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Webcomic / Underworld Love Story

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Underworld Love Story is a webcomic retelling the myth of Hades and Persephone by Vietnamese artist Gau Meo. Aside from the mythic retelling, it also possesses an expanded universe for several other myths.

As of July 2017, Gau Meo had to take down much of her uploaded main story due to the fact that her story was picked up and is being published by a well-known Vietnamese publishing house.

The expanded universe is currently still being added to. It can be read here, here and here.

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The webcomic provides examples of:

  • Adorkable: Hades certainly qualifies. Quite a few of the other characters regularly refer to Hades as being rather nerdy in-universe.
    • Prometheus seems to qualify as well.
    • As does Thanatos.
  • Belligerent Sexual Tension: Played with. Though Hades is definitely not a jerk, Persephone's understandable anger and initial misjudging of his character did rub him the wrong way. The romantic tension during their earlier encounters isn't all that noticeable until you realize that Persephone has a pre-existing crush on him. The tension really kicks in later in the story once the belligerence between them does down. They end up getting married at the end of the story, and expanded comics show that they had three children together.
  • Celibate Hero: Hades was one in-universe prior to meeting Persephone. One of the comics has a moment with Artemis and Athena even stating that there was a rumor going around Olympus that he was still a virgin but he actually lost it to Leuce and had his heart broken when she dumped him immediately afterward, leading to him shunning all forms of romance until he met Persephone.
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  • Clingy Jealous Girl: Persephone is understandably not impressed when her daughters, Makaria and Melinoë, tell her that Minthe had been trying to make sexual advancements on their father.
  • Everyone Hates Hades: Averted big time.
  • Dark Is Not Evil: Everyone in the Underworld.
  • Foregone Conclusion: Any audience familiar with Greek Mythology will know that Hades and Persephone end up married at the end of their myth.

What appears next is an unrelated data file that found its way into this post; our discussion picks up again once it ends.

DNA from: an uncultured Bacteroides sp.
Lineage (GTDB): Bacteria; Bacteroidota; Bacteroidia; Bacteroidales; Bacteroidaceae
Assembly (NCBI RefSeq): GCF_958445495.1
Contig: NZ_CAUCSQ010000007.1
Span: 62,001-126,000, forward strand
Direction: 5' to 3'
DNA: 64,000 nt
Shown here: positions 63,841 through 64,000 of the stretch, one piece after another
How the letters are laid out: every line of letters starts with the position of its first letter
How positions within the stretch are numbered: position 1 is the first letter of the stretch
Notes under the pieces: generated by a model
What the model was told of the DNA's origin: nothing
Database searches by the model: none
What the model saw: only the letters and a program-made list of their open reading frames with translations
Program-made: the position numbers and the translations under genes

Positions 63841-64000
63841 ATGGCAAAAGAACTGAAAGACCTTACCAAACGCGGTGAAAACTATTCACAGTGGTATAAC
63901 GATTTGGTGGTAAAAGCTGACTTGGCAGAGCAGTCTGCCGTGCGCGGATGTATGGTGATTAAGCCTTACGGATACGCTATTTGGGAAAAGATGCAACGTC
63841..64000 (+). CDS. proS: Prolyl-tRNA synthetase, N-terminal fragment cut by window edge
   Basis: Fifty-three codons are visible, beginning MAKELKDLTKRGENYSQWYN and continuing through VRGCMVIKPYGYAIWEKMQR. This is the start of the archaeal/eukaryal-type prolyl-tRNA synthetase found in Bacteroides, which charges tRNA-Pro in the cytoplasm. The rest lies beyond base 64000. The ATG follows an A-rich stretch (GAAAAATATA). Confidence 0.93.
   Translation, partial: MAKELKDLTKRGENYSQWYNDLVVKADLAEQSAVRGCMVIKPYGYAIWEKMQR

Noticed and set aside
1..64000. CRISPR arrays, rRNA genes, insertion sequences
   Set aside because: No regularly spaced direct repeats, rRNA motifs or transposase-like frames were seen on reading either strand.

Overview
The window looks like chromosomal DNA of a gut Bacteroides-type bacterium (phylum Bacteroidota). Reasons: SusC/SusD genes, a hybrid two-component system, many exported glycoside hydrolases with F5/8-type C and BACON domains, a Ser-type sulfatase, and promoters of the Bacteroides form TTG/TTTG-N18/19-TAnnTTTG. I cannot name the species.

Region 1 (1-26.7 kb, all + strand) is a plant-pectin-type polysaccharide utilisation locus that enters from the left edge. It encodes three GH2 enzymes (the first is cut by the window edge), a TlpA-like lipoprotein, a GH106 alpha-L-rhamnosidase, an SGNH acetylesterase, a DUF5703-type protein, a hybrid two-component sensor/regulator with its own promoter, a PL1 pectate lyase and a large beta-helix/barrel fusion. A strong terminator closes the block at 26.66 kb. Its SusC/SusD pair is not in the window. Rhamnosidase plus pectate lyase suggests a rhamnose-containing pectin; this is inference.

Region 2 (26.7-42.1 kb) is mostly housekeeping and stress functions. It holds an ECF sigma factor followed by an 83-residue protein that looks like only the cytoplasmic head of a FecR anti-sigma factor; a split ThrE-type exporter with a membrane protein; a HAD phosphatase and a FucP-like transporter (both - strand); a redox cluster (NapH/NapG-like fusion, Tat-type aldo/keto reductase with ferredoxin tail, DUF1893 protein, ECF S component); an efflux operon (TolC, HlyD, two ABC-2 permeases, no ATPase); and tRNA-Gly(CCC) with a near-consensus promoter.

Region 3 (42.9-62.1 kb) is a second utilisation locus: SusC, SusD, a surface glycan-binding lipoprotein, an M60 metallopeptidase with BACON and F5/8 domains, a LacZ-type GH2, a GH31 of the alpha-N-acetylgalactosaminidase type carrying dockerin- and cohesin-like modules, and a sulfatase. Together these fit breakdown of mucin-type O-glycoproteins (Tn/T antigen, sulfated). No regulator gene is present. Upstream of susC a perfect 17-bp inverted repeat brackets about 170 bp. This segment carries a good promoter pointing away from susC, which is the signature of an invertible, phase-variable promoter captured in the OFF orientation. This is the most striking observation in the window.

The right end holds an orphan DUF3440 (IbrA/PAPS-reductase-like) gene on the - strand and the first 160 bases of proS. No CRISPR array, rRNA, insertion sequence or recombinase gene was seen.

• May–December Romance: Hades is exactly 113 years older than Persephone.
    • Hades and Persephone's daughter Makaria has this type of relationship with Thanatos.
  • Momma's Boy: Hades, Poseidon, and Zeus are mentioned to be close to their mother, Rhea.
  • Mr.Fanservice: Pretty much all of the male gods, but most notably Hades, who has several scenes that show off his muscular physique.
  • Ms.Fanservice: Aphrodite is one in-universe, but Persephone herself has moments that qualify.
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  • My Beloved Smother: A much more mild example with Demeter, but dialogue from the characters show that Demeter disapproves of the constant courting that several of the male Olympians bestow upon her daughter.
  • Really 700 Years Old: Every immortal in the story, but the notable ones are Hades and Persephone themselves, who despite being 200 and 87-years-old respectively, appear to be 25-28 and 17-20 physically.
  • Shipper on Deck: Charon and Arachne, as well as Zeus and Poseidon to a slightly lesser degree, are this to Hades and Persephone.
    • Much to Thanatos and Makaria's surprise, they learn that her parents shipped it from the time that Makaria was still a baby.
  • Snark-to-Snark Combat: Hades and Persephone engage in this during the scene where they have dinner together.
    • On a lesser scale, Hades and Kronos do this before they actually engage in combat during the scene where Hades rescues Persephone from Tartarus.
  • Unrelated in the Adaptation: It seems that only Zeus, Poseidon and Hades are siblings while the other Olympians who are traditionally children of Kronos aren't related at all.
    • Persephone likewise technically isn't actually related to either Hades or Zeus; she was created by Prometheus and immortalized by Gaia as a gift to Demeter. In other words, her parents are Prometheus and Demeter.
  • Wise Beyond Their Years: Makaria and Melinoë come across as being this, as they are regularly shown to be frustrated by their parents.
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